Dividends are so yesterday. As investors zero in on companies that can manage to grow in a pandemic, money migrates to Silicon Valley. There a disruption-driven company declaring its first dividend is seen as a symbol of surrender and declining growth prospects.

That’s all fine and well, unless you are a financial advisor’s retiree client who thought her portfolio would produce enough capital to fund her lifestyle. Compounding this dilemma is the reality that stock and bond prices are at record levels so they throw off chintzy income.

For individuals left to their own devices, the problem can be dangerous. “If people are going to invest in stocks for the dividends because bond yields are really low, then they did it even though they really wanted to invest in bonds but felt they didn’t have a choice,” says Chris Cordaro, CIO of Regent Atlantic.

A decade of quantitative easing followed by the last year of Modern Monetary Theory has upset traditional principles of finance. When Loomis Sayles Vice Chairman Dan Fuss surveys the landscape of income-producing assets, he sees “distortions in the relationships between long-term bonds, high-yield bonds and yield-oriented stocks.”

In his view, the junk bond market has started to exhibit “funny” patterns of behavior that give him cause for concern. That’s why Fuss, an award-winning bond investor who once managed Yale’s endowment, thinks dividend-paying stocks probably are more attractive, even if many are hardly a bargain.

Growth Vs. Yield
Like every other financial asset, many dividend-paying stocks are expensive. Valuations are “stretched by many metrics,” says Michael Barclay, senior portfolio at Columbia Threadneedle.

Most managers of equity income funds interviewed for this article favor the dividend growth style over pure income plays. That’s partly because investors too narrowly focused on income can head toward value traps, says Tony DeSpirito, manager of BlackRock’s Equity Dividend Fund.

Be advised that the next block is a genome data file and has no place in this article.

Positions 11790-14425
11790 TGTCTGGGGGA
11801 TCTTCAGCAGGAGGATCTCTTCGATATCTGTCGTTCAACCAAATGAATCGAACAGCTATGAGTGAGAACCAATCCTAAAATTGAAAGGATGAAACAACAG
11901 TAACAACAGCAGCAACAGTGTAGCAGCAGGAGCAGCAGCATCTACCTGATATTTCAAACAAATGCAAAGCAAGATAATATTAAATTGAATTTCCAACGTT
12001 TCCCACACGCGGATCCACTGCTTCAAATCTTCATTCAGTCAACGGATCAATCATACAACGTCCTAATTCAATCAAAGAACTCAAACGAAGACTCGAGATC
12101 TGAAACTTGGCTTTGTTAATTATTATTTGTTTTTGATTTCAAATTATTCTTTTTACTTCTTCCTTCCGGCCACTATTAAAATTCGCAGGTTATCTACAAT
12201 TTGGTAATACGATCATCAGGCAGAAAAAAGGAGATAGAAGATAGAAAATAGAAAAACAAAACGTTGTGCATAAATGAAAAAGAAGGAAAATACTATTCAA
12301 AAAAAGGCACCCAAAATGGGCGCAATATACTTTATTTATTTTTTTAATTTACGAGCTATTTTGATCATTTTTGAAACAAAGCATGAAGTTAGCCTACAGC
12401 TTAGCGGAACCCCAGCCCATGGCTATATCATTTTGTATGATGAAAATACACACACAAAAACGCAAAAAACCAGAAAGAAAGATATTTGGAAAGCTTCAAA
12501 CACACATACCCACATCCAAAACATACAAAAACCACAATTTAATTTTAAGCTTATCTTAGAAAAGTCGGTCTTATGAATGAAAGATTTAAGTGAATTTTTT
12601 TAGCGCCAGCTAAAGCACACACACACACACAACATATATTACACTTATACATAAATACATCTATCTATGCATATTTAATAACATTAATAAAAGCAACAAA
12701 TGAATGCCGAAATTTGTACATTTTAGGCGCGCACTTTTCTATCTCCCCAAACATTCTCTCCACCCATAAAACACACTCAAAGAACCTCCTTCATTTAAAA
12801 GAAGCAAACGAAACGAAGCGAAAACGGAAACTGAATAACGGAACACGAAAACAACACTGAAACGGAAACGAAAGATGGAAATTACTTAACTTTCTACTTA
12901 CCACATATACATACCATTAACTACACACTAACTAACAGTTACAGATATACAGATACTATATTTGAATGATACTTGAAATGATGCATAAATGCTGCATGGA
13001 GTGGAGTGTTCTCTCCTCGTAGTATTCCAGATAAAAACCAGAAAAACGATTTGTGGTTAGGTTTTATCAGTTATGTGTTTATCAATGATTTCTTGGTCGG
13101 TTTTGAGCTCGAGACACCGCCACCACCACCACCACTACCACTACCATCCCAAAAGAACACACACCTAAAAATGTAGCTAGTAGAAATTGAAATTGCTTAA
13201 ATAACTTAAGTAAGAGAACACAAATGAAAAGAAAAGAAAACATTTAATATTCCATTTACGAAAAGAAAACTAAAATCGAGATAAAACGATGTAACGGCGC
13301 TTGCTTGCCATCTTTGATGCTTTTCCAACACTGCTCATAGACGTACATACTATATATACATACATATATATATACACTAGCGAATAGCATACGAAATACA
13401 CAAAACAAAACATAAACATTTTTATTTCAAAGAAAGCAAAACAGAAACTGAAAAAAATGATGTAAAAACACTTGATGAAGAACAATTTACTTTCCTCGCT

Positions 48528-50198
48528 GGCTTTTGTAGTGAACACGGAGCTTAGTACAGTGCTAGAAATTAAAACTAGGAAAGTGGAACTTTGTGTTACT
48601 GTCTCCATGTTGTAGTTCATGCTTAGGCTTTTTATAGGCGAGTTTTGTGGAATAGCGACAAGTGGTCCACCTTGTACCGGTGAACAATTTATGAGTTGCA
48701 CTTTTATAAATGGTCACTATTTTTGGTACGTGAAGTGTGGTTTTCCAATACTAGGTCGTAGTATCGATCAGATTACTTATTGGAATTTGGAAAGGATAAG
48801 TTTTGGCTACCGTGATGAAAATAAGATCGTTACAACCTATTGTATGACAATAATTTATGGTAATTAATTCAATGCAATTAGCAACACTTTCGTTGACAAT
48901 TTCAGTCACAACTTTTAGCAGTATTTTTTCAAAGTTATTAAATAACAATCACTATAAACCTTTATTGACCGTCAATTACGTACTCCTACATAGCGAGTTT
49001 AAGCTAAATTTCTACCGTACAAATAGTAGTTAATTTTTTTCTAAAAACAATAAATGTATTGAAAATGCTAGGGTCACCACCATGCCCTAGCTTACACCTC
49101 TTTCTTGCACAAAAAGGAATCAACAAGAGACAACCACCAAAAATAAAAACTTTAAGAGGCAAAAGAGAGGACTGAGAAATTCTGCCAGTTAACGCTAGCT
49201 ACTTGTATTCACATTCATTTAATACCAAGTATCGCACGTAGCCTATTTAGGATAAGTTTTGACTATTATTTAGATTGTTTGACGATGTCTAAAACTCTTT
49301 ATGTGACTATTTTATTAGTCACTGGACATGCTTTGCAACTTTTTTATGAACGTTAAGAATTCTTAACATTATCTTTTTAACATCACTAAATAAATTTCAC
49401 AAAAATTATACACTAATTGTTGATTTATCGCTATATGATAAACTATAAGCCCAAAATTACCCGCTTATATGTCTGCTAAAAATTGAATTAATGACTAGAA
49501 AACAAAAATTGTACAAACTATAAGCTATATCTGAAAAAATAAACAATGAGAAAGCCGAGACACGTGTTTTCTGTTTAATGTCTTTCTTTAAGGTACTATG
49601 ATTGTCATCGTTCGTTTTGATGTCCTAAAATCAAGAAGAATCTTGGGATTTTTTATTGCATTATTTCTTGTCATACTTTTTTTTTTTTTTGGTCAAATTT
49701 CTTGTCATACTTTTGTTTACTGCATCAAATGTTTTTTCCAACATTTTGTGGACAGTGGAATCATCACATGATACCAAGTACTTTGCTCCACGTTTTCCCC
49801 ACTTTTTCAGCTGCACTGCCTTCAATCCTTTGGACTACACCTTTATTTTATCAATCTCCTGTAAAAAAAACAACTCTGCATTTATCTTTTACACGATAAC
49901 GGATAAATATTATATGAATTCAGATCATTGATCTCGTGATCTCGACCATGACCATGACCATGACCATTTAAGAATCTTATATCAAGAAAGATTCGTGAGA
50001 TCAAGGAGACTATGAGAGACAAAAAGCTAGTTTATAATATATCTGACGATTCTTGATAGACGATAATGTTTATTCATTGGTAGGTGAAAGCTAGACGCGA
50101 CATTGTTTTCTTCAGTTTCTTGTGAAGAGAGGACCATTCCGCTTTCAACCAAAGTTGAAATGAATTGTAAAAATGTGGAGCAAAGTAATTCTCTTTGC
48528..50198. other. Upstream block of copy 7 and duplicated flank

Value traps come with a number of red flags, according to DeSpirito: when a company has dividend payout ratios too high to sustain; if it has high debt levels that can pose refinancing challenges; and if it is a low-quality business with poor returns on invested capital. As investors desperately sought income over the last decade, tobacco companies “got way overvalued.”

One of the biggest value traps in many equity income funds five years ago was General Electric. A year before its stock got crushed in 2017, Michael Barclay bailed out. “In September 2016, the cash flow from its power generation business collapsed and we couldn’t see it recovering,” he recalls.

Other aspects of its business, notably GE Finance, looked like a Rubik’s Cube. “It was very hard to analyze,” Barclay says. That always left him “skeptical” about the conglomerate’s huge, opaque financial arm. More recently, cash flow concerns prompted Columbia Threadneedle to also unload ExxonMobil, another once-proud giant now facing serious questions about its generous 6.9% dividend.

Dividend cuts are usually a death knell for companies, but things have played out somewhat differently during the pandemic. Confronted with a lack of clarity about its business last spring, Estée Lauder eliminated its payout for a single quarter and then reinstated it.

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